Saturday, November 10, 2007
Confessions of an Amazon addict

Ok, I have a confession to make. My name is Patrick Rothfuss, and I am addicted to Amazon.com.

Not for the reason you might think, while I do use Amazon to occasionally pick up cheap DVD sets and hard to find out-of-print stuff, I actually do most of my book buying from the local independent bookstore. It's hard walking away from Amazon's sexy, cheap books, but I feel better about shopping locally. I know the money is staying in the community.

No, I'm addicted to Amazon for another reason entirely: the Amazon Sales Rank.

For those of you who don't know about it. The sales rank is how well your book is selling on Amazon compared to all the other books. As I write this, I can see my rank is at #1224 among all books. A very respectable ranking, especially considering that I'm a new author.

What you might not realize is that authors don't have any way of finding out how well their books are selling. We can read reviews and take guesses, but for the most part, we don't have access to any real factual information about how well are books are selling. Every six months we get a royalty statement and that's about it.

What we do have is the Amazon sales rank. You want to know the maddening thing? It updates, like, every 15 minutes or so. That means that I am fucking compelled to keep a Firefox instance open to my book's Amazon page ALL THE TIME. Then, no matter what I'm doing, I can hop over and click refresh. Again, and again, and again. Just to see if it's changed.

Ooh. Now I'm at 1028! Someone must have bought a book! Maybe two! I am a tiny god!

Because I'm constantly refreshing on Amazon, I've also developed a secondary addiction to the Amazon reviews.

Generally speaking, the reviews have been good. People like the book, and they have been generous with their praise. Every time I saw another 5-star review I got a warm fuzzy, and for several months, I was powerfully proud of my unbroken 5-star average. Then a few people gave it 1-star reviews and my average dropped to 4.5 stars, causing a great wailing and gnashing of teeth on my part.

Still at 1028.

As a whole, I respect the concept behind the Amazon reviews. They're like true democracy in action, everyone gets to chime in and let their voice be heard. PHD in English literature? You get 1 review. Fourteen year old boy who loves Nascar? 1 review. Benobo chimp addicted to methadone? Assuming you have a credit card, you get a review too.

Still 1028. Maybe it doesn't update every 15 minutes.

While I respect the egalitarian nature of the Amazon reviews, it does tend to occasionally remind me how really low the lowest common denominator really is. A couple days ago some choad posted up a 1 star review because the book was 900 pages (which it isn't) and because he'll have to wait for book two to come out. I can respect a bad review if the person makes a few salient points, but my suspicion is that this guy hasn't even read the book.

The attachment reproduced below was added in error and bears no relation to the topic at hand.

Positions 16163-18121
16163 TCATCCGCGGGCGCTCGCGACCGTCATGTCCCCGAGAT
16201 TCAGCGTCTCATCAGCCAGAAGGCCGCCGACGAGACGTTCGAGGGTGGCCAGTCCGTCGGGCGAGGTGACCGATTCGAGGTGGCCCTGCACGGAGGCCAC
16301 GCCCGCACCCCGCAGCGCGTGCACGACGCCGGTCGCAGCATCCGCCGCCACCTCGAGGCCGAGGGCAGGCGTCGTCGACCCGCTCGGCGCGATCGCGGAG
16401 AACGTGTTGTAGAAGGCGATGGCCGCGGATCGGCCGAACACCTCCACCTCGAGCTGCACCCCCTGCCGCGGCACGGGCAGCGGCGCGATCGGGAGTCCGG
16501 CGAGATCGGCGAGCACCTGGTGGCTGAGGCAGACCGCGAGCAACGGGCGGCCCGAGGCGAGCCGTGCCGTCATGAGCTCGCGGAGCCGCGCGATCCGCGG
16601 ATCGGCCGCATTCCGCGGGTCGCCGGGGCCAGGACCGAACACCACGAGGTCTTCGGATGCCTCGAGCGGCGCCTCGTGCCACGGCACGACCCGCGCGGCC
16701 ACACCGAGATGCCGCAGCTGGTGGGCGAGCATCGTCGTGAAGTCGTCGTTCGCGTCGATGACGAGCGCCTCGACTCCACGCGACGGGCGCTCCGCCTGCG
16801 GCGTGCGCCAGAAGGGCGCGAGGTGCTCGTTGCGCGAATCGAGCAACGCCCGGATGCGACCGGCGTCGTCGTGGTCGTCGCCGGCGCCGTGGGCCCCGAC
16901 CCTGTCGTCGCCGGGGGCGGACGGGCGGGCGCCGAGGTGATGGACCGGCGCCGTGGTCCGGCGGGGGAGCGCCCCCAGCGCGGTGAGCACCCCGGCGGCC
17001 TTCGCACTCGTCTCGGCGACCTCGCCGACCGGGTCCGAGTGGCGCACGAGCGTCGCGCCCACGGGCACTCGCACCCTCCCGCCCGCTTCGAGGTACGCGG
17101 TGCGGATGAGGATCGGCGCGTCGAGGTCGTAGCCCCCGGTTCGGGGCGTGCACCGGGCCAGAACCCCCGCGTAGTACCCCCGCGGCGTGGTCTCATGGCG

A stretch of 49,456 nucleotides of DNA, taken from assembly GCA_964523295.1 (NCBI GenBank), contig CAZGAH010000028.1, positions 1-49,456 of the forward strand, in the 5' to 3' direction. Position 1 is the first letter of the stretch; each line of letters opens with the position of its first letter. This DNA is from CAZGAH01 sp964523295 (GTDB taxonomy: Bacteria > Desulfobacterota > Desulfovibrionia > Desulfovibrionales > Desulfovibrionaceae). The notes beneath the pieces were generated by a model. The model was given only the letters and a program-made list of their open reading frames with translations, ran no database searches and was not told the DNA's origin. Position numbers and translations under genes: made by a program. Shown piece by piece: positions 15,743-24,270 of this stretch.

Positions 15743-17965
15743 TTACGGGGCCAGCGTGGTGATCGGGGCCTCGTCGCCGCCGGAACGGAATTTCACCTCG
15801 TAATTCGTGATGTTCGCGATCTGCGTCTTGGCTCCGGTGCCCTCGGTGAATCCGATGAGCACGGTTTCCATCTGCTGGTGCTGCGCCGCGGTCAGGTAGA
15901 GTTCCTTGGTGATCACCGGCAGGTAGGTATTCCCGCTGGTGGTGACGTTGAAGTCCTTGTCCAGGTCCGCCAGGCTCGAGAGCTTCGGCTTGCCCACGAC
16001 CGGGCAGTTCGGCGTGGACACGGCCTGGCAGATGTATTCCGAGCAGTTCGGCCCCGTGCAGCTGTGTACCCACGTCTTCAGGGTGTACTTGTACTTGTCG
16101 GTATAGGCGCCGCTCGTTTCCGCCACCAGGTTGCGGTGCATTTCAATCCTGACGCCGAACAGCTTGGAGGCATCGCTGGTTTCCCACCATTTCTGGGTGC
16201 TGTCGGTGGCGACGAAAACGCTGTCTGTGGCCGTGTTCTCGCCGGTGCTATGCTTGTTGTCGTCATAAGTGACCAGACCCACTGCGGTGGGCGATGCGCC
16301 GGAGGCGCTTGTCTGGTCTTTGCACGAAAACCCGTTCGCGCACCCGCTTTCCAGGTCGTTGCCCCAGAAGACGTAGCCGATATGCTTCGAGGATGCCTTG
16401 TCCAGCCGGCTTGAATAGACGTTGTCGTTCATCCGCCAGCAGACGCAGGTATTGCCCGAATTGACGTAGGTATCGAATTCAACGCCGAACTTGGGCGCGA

Nooo! I'm at 1375 now. I suck. The Karma gods are punishing me for defaming some poor anonymous reviewer's character. And perhaps for the gratuitous use of the word 'choad.'

Okay. Another confession. I just bought a copy of my own book to see if it would make the Amazon rank go back up. It didn't (I expect there must be a delay.) But when I made my order, I saw that right now they're selling my book for less than fifteen bucks. How cool is that? I'm all about shopping locally, but 40% off is a significant chunk of money.... Maybe I should buy a few more... Is it tacky to give away your own book as a Christmas gift?

Okay, I've rambled long enough. I should get back to revisions of book two....

Later,

pat

P.S. Still 1375.

Edit:
P.P.S. In the comments below, RoseNeko posted a link to an article so perfectly relevant to this that I wanted to
LINK IT HERE for all of you to see. Bless you Neko, and the person who wrote this article. Maybe now I can start letting my obsession go.

Y'know... using 'P.S.' Doesn't make much sense anymore. For one, it was a convention that came about when you wrote letters longhand, so the P.S. was necessary in case you left something out. Nowadays there's no reason to leave anything out. Since I'm typing everything out, I could just go back and add it into the original post.

What's more. P.S. stood for 'post script.' But I'm not scripting anything, I'm posting a blog. So really, it should be P.P. for 'post post.'

But somehow I don't think that's going to catch on...



P.P.P.S. 1087


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